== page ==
Tuesday, February 17, 2004

The Wall

Today's Toronto Star describes the massive wall that the Sharon Government is building, not along the Green Line border but often very deep into Palestinian land. The article points to at least the perception that the wall is diminishing terrorism - the reason I support Israel's right to build a wall on the Green Line - but also its horrendous effect on Palestinian civilians, as a result of the byzantine path of the wall into the occupied territories.

The World Court has agreed to hear litigation over the placement of the wall. Israel, anticipating a loss in that forum, is refusing to participate in the proceedings.

Meanwhile, Shaul Arieli, the last Gaza Brigade commander, is criticizing the present fence plan not on the basis of its extension into Palestinian lands, but on more pragmatic grounds: he fears that it will exacerbate terrorism.
Last week, he was called in for a closed session with senior officials of the National Security Council, chaired by Major General (res.) Giora Eiland. Some close associates of prime minister Ariel Sharon have also been listening to what he has to say. He tells all the same - the zigzag route of the fence drawn up by Sharon and the heads of the security establishment will create enclaves within the Palestinian zone, cutting off villages from the large Palestinian cities.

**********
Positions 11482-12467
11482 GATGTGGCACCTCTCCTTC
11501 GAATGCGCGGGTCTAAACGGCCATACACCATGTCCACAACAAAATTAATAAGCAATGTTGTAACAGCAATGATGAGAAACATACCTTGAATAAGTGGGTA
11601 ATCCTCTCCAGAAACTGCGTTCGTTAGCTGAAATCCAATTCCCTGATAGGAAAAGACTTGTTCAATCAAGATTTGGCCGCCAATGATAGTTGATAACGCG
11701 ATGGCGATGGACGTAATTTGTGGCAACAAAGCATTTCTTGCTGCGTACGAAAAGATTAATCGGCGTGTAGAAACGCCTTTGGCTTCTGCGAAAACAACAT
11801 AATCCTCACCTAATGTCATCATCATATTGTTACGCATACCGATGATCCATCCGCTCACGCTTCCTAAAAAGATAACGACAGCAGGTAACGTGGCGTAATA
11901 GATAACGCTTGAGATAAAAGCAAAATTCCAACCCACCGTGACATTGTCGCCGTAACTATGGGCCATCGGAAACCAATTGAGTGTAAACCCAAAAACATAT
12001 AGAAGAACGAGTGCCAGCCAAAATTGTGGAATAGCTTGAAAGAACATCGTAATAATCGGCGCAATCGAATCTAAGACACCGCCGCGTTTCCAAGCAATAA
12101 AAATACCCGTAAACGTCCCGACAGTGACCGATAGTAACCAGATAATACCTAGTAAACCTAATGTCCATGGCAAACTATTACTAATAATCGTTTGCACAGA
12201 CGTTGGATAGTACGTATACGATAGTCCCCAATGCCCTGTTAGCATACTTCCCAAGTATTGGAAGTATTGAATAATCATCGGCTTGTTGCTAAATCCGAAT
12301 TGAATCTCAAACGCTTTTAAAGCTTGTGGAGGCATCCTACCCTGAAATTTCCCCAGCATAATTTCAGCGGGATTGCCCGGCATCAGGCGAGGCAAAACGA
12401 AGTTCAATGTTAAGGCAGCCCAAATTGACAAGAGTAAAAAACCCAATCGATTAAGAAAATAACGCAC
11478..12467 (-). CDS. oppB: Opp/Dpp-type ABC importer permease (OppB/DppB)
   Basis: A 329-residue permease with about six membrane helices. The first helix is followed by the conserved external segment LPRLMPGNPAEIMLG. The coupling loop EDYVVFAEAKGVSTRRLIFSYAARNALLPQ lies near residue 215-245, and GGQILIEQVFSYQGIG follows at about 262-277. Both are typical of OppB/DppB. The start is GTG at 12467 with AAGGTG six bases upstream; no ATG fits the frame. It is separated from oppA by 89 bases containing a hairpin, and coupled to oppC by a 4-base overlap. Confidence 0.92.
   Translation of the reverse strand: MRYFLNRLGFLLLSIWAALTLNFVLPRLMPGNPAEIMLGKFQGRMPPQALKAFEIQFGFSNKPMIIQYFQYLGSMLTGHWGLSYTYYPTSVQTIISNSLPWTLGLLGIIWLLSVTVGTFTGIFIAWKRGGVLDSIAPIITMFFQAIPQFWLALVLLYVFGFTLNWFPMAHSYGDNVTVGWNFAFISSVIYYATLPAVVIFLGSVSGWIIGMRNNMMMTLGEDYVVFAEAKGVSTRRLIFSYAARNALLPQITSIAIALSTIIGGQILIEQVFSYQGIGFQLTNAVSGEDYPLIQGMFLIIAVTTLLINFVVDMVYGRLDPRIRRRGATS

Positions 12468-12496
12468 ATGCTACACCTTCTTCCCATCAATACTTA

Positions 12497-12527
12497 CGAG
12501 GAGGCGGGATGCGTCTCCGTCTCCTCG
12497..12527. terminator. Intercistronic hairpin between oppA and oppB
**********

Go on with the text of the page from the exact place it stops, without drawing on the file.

This will not only fail to prevent terror, it will propagate terror, particularly in the close environs of the separation fence. Aside from that, he makes it clear that there is no chance of the world accepting the route of the fence in its current version.

The planned route of the fence, part of which is already standing, was fed by Arieli into a computer, in accordance with updated data furnished by the defense establishment's Seam Line Authority.

The PowerPoint presentation shows, by maps and aerial photos that cover the entire West Bank, the alarming truth about the fence. When completed, some 300,000 Palestinians will be imprisoned between it and the Green Line, cut off from the large urban centers. Another 300,000 Palestinians will be adversely affected by being cut off from their fields or wells.

In the Jerusalem area, the fence will separate 270,000 Palestinians, who would live on the west side of the fence within the metropolitan area of Jerusalem, away from the rest of the Arab population in the West Bank.

* * *

"If you take a good look at the map," says Arieli, explaining what he believes are the real motives behind the fence route, "you'll see that there are also two settlements, Naaleh and Nili, within this enclave in the Budrus area. It's all intended to ensure that both of them will be west of the fence. The enclave in this area captured no less than nine Palestinian villages in the area between the deep-territory barrier and the separation fence that runs along the Green Line.

"The objective is for them to not have access to the State of Israel, for demographic reasons. Conversely, the Palestinian authorities will have a hard time supplying the residents of this area with health, education and legal services, not to mention jobs.

"The village residents will not be able to continue living under these sorts of conditions. They will abandon their homes and go to the big cities, at which point it will be possible to expand the borders of the State of Israel without paying the demographic price. It would be voluntary transfer."


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